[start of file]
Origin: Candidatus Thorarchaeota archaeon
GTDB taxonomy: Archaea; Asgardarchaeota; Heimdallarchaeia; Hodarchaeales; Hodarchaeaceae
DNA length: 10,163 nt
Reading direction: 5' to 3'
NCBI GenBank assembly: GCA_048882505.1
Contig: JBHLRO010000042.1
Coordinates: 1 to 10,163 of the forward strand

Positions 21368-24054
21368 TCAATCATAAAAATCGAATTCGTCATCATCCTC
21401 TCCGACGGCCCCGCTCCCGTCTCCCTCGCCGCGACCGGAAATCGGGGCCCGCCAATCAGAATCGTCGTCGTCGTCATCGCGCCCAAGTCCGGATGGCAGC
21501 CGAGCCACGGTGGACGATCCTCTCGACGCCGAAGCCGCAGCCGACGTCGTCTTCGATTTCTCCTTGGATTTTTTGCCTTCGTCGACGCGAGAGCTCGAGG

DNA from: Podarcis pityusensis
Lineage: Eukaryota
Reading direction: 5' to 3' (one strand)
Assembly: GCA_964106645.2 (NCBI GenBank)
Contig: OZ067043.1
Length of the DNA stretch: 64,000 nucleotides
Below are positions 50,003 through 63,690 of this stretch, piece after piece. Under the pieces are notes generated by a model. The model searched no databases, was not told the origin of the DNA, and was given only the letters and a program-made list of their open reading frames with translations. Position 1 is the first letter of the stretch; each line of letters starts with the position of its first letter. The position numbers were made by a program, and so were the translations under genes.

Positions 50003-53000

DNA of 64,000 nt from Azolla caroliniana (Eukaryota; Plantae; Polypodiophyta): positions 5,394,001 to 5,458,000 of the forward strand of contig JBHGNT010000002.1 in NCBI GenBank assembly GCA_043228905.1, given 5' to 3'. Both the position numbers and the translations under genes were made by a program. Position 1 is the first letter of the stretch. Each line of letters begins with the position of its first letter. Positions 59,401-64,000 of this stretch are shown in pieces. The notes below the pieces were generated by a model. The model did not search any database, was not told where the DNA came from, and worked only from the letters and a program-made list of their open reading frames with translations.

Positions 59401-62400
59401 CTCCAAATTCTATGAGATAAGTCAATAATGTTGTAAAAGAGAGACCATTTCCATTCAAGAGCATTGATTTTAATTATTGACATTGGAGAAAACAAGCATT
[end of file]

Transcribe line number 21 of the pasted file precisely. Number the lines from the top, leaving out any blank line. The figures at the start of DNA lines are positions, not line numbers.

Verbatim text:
Positions 59401-62400